SCOTUS ruling forces Vermont lawmakers to make tough choices on school funding

MONTPELIER, Vermont (WCAX) – Vermonters are analyzing a number of landmark decisions from the United States Supreme Court, from abortion to firearms. But the High Court also recently ruled in a landmark First Amendment case that opens the door to the use of public education funds for religious school tuition, a decision that will have a profound impact on Vermont. .

Many rural communities in Vermont do not have schools. These students live in so-called school choice cities that give students a voucher to attend public, private, or independent schools.

This funding was barred to religious schools like Rice Memorial in South Burlington because they provide religious instruction. But the Supreme Court ruled 6-3 in Maine’s Carson v. Mackin, that school voucher programs cannot discriminate against the Constitution’s free exercise clause, the freedom to practice one’s religion.

The decision raises a direct conflict with the Constitution of Vermont.

“Vermont has a constitutional provision that says forced support is not allowed,” said Vermont Law School professor Jared Carter. “Based on what the court said about the Maine law, we can pretty clearly infer that the Vermont law would not be valid.”

With Vermont and the country’s Constitution now out of step, state lawmakers will be forced to make changes. A bill considered this past session while the Maine case was pending would have allowed school voucher funding to go to religious schools as long as they certified it would not be used for religious instruction.

“If you’re going to take dollars, you can’t discriminate and you can’t use those dollars for religious purposes,” said D-Bennington County Sen. Brian Campion.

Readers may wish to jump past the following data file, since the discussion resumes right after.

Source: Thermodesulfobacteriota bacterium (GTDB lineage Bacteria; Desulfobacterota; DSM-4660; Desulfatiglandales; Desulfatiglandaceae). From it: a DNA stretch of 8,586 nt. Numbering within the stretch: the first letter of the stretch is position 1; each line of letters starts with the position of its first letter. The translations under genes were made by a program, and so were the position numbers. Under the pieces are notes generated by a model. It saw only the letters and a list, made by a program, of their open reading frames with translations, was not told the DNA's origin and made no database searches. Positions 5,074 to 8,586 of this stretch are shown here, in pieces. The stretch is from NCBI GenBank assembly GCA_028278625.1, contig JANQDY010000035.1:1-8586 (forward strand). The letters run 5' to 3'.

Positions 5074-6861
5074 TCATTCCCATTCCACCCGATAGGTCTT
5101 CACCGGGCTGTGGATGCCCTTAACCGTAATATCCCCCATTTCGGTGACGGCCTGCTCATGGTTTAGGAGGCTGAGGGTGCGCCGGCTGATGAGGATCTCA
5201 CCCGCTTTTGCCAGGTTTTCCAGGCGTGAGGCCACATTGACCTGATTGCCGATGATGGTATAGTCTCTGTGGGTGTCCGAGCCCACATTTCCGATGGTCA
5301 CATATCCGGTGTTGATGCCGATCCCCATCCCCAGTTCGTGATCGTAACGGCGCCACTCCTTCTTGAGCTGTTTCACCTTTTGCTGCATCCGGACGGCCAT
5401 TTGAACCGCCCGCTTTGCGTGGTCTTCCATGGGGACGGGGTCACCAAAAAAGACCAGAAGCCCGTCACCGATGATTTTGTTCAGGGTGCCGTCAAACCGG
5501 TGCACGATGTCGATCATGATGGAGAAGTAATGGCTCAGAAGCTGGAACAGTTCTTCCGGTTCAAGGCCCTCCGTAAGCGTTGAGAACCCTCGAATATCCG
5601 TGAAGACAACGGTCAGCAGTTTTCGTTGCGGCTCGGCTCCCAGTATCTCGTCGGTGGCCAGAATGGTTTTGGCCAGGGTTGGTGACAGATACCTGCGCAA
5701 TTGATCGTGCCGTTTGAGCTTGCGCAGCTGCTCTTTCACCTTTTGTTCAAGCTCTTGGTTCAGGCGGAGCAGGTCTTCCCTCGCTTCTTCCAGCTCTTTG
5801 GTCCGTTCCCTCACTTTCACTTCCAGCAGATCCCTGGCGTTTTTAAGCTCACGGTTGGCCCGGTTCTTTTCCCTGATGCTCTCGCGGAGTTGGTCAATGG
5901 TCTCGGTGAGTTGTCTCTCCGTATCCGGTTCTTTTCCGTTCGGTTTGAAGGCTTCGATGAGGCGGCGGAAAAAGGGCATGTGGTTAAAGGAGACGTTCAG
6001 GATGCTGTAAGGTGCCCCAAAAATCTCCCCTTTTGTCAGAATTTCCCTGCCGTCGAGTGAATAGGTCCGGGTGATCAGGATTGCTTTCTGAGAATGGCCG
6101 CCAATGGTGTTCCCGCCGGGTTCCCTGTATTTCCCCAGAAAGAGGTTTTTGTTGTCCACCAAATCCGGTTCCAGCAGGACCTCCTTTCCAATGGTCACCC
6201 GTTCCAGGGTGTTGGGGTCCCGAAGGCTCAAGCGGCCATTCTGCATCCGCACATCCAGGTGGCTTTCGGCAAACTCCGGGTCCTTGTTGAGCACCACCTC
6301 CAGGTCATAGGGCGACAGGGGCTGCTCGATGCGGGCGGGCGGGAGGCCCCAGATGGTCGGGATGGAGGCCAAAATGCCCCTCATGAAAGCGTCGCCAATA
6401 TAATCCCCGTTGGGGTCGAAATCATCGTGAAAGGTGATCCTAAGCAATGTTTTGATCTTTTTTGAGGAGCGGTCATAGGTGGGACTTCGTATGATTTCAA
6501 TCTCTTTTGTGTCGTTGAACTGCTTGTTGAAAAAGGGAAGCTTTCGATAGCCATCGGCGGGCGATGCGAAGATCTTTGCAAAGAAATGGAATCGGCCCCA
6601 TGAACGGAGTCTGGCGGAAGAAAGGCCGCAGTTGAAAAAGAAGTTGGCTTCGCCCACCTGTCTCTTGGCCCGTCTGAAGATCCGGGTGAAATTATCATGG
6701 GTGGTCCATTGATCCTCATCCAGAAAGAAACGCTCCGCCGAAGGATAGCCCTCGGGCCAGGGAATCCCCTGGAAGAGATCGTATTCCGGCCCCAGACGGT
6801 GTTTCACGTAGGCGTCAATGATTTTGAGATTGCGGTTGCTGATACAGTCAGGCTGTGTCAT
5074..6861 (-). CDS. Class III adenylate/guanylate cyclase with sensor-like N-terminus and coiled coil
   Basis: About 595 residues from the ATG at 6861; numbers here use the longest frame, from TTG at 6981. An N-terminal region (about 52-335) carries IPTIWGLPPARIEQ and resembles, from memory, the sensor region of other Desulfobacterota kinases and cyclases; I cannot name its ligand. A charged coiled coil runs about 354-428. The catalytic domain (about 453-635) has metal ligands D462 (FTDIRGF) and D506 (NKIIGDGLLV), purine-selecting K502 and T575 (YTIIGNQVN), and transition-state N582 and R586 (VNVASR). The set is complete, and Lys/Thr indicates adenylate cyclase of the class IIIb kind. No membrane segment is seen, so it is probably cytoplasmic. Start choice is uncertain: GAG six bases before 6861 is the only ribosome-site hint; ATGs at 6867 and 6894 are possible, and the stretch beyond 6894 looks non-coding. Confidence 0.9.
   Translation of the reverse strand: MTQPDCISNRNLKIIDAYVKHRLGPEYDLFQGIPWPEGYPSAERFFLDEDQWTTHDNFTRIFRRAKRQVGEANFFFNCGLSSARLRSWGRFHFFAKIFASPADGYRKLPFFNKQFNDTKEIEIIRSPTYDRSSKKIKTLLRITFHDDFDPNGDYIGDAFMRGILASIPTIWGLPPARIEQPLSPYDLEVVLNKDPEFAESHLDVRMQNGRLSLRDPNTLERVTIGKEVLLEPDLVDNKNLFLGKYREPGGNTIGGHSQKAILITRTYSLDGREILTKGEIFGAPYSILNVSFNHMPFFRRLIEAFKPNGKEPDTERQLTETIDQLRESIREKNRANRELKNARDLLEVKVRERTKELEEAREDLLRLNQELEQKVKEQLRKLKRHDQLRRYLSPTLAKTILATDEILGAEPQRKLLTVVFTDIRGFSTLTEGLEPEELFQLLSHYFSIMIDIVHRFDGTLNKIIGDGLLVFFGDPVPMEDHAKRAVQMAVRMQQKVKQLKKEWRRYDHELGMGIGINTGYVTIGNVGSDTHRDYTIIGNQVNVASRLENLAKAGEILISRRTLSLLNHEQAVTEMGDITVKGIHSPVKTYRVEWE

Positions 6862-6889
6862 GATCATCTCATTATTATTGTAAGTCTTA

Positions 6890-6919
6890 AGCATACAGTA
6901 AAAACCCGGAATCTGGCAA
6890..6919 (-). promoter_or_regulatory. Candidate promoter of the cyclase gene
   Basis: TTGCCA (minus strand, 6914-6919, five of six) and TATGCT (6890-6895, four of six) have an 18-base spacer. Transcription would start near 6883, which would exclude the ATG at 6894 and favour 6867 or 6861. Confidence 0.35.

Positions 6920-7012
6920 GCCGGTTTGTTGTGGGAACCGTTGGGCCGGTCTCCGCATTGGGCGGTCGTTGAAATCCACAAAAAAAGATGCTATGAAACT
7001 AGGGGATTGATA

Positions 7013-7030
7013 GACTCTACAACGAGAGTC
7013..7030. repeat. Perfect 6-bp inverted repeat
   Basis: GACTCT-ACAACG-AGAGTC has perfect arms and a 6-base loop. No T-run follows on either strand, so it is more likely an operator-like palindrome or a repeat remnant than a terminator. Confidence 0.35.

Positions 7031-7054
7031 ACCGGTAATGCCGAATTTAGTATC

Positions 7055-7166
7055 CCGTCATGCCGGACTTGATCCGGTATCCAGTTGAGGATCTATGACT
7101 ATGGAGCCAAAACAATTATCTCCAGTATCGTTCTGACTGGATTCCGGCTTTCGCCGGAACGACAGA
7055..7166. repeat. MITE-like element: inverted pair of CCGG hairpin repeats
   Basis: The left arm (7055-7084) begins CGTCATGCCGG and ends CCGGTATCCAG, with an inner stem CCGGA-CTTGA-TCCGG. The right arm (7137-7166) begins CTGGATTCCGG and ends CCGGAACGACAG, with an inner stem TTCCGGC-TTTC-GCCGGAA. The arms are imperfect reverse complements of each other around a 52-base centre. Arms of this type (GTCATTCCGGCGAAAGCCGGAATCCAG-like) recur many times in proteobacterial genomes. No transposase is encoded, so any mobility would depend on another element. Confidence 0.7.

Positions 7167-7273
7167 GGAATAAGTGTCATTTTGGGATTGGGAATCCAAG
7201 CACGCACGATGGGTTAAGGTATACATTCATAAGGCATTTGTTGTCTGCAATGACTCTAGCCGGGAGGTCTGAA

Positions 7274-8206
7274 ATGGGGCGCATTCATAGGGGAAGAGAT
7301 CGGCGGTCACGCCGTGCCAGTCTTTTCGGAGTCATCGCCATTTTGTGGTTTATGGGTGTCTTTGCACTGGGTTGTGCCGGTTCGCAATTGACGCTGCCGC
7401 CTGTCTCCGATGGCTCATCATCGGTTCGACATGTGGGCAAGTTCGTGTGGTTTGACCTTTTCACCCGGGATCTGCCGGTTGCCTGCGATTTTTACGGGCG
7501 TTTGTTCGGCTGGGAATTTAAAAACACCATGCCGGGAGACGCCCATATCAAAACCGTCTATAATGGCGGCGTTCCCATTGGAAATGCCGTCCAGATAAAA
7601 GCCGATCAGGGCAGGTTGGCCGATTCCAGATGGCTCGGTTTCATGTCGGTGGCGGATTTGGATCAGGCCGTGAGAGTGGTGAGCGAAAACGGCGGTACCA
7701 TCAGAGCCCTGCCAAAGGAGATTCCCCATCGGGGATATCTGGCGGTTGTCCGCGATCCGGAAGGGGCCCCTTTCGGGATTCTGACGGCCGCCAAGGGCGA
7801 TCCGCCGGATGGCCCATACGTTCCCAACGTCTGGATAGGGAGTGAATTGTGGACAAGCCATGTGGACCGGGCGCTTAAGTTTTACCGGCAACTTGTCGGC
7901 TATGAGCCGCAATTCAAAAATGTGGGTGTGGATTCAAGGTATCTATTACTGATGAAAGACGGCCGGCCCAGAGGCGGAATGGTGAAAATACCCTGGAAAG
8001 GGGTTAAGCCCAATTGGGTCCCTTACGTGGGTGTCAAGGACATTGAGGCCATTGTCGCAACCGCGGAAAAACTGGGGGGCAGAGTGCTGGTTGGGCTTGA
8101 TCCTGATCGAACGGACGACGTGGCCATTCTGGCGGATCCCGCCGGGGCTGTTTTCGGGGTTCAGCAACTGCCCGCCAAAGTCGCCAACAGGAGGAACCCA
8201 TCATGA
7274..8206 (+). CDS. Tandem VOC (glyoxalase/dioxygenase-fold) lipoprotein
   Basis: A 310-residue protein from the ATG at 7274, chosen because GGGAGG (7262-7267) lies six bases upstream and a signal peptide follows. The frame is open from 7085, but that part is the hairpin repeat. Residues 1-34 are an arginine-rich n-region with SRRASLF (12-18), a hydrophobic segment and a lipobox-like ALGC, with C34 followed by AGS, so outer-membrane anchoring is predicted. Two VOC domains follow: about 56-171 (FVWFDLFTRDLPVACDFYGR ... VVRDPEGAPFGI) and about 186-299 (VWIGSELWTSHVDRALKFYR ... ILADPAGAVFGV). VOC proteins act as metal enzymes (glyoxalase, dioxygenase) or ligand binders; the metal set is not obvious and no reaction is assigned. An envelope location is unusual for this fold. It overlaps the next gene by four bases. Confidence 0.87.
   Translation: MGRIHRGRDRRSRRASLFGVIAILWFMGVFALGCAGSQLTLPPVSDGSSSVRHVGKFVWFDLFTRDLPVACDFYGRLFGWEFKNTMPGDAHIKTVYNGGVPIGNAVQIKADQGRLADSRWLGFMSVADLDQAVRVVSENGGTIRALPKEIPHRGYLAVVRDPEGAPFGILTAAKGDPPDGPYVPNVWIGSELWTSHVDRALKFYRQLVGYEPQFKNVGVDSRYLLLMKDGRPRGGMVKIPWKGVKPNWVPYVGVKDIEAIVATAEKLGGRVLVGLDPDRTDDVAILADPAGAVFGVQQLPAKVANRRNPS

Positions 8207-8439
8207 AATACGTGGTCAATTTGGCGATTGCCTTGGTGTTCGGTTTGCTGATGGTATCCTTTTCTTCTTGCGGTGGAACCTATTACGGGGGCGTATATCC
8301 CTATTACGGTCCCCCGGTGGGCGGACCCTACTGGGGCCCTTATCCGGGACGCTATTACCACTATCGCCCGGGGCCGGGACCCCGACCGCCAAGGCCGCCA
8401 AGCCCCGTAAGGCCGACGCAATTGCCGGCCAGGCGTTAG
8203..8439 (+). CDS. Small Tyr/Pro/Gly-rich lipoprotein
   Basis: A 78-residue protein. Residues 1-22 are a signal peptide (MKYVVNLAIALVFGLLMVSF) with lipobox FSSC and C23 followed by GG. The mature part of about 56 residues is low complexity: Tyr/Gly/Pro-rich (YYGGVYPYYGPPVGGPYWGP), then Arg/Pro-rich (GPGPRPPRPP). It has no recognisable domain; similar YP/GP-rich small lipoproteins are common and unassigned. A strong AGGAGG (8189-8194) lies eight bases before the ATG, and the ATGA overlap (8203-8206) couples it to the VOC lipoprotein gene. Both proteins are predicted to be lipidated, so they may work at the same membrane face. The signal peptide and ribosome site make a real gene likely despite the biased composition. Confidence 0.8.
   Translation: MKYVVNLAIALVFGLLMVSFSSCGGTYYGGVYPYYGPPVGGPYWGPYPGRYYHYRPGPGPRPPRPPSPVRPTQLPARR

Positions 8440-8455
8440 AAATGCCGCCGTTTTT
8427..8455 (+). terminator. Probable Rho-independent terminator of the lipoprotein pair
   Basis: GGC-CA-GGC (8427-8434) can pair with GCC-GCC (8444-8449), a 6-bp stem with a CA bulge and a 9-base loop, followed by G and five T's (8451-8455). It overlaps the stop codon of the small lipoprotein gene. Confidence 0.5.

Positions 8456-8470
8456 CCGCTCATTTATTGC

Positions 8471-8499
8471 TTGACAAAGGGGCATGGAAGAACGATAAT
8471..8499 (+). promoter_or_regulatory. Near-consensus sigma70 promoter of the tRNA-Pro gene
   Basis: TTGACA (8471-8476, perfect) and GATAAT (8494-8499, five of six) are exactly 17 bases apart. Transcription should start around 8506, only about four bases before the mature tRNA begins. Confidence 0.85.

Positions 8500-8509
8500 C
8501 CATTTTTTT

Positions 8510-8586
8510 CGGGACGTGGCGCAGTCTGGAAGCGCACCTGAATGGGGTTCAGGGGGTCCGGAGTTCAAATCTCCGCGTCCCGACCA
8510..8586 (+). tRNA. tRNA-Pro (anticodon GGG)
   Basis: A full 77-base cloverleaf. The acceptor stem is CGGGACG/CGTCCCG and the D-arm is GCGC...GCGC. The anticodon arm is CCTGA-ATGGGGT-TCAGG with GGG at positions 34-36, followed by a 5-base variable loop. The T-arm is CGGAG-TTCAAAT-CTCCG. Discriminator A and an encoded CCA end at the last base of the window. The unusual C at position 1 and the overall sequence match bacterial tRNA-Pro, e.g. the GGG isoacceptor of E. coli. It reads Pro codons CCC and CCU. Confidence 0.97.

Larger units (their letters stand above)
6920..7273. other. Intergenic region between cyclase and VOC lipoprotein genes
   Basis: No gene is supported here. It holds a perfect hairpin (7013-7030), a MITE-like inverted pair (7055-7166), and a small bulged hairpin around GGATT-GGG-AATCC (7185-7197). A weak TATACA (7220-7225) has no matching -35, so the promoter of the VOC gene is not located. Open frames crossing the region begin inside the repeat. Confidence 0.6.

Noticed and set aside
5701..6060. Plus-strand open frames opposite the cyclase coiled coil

That bill has been put on hold, but Campion says that could be an option. Other options could include eliminating all funding for independent schools or funding tied to certain programs.

Mill Moore of the Vermont Independent Schools Association says they are currently analyzing the details of the decision, but any changes must include anti-discrimination provisions.

“Protected groups need to be protected,” Moore said.

The Roman Catholic Diocese of Burlington says it is waiting to see what changes lawmakers will make.

“We don’t know if this will impact Vermont law or funding for sending cities and sending students to religious schools, and in our case, specifically, Catholic schools,” said Bishop John McDermott of the diocese.

The Vermont State Board of Education and the Education Agency declined to comment on the decision.

Jared Carter says the big payoff is a change in how we fund education.

“The bottom line is that Vermonters across the state will fund religious education,” he said.

Lawmakers say they will spend much of the summer and fall talking with schools, educators and lawyers to ease the tension between state and federal constitutions, but also not to go to against the First Amendment.

Related story:

High Court ruling creates conflict in education funding in Vermont

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